Rescuers trying to free a group of miners trapped hundreds of metres underground have said it may take another 15 days to drill and clear a route wide enough to reach them.
They are desperately trying to bring the workers back to the surface following an explosion at the Hushan gold mine in Qixia, Shandong province, in eastern China on 10 January.
A total of 22 miners became trapped after the blast blocked the mine entrance.
One is confirmed to have died from head injuries. Eleven are known to be alive and rescuers have made contact with 10 of them, while one is said to be in a nearby chamber. The remaining 10 are missing.
Holes have been drilled and used to pass food, medicine and other supplies to the group while they wait.
Rescuers are now drilling a new wider shaft to reach the 10 men in the middle section of the mine – more than 600m from the entrance – which they hope to use to bring the survivors to safety.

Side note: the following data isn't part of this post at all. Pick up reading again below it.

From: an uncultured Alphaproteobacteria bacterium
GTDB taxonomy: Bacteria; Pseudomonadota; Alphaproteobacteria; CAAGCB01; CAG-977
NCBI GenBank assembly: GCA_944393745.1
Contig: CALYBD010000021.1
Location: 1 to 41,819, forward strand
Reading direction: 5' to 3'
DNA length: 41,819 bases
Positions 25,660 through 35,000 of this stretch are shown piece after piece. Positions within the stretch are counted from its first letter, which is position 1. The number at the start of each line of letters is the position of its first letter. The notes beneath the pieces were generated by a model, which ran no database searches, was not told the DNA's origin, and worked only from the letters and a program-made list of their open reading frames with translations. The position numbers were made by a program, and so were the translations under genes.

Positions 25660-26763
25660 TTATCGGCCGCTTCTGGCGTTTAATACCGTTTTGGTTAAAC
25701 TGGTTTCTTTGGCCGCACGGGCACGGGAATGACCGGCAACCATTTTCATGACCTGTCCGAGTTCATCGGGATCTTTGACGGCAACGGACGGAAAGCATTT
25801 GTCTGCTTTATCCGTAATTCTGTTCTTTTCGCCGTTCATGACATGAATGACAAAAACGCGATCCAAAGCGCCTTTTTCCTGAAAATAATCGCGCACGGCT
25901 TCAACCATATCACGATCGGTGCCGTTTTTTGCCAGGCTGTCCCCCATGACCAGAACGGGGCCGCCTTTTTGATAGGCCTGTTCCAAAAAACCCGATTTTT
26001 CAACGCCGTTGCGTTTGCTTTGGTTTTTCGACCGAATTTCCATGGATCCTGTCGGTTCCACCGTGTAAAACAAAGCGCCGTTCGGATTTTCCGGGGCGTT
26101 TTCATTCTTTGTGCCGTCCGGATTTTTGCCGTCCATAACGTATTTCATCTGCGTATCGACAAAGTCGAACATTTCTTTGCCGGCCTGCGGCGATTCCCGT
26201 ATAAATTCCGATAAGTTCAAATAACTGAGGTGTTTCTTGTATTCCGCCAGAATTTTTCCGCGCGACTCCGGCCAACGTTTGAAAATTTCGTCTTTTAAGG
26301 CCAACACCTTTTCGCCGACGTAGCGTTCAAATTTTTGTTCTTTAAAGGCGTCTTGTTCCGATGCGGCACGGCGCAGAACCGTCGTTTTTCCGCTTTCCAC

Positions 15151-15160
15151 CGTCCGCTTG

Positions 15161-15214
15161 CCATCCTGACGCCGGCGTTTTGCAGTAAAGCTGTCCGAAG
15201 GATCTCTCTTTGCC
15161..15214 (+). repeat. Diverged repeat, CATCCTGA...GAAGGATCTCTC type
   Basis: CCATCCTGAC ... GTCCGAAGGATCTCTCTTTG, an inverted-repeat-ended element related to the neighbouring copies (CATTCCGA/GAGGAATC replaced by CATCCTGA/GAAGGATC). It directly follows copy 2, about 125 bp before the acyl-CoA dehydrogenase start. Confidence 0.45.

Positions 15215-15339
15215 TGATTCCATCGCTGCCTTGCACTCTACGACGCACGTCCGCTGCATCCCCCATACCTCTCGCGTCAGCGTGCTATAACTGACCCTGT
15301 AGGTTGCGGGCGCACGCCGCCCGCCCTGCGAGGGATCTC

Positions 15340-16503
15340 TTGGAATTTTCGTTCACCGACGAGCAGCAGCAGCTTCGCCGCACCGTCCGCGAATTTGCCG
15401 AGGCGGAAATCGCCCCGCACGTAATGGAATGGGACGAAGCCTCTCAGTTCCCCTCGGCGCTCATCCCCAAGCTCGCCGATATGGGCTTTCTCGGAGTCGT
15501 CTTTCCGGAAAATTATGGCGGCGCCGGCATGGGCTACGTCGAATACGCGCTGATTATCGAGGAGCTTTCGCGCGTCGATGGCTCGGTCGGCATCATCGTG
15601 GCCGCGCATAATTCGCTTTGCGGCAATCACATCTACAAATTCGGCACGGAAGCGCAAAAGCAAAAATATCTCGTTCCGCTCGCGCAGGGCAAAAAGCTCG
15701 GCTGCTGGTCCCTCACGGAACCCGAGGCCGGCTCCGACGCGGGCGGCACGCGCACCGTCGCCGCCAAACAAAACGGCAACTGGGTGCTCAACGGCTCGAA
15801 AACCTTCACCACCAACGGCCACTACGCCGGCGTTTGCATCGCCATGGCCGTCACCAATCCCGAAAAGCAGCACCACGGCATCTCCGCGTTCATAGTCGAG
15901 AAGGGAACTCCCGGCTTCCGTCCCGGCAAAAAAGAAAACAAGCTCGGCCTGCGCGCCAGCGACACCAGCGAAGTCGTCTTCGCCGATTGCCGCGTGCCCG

The mine shaft is blocked 350m below the surface by 70 tonnes of debris that extends down another 100m, the Yantai city government said in a statement on its social media account.
Other shafts are being drilled for communication and ventilation – to expel deadly fumes.
About 600 people are involved in the rescue, with as many as 25 ambulances waiting at the scene, as well as neurosurgeons, trauma specialists and psychologists.
Medical workers in white protective suits are also on site and have been taking people’s temperatures as part of COVID-19 precautions.
Mine managers have been detained for waiting more than 24 hours before reporting the incident, the cause of which is still not known.
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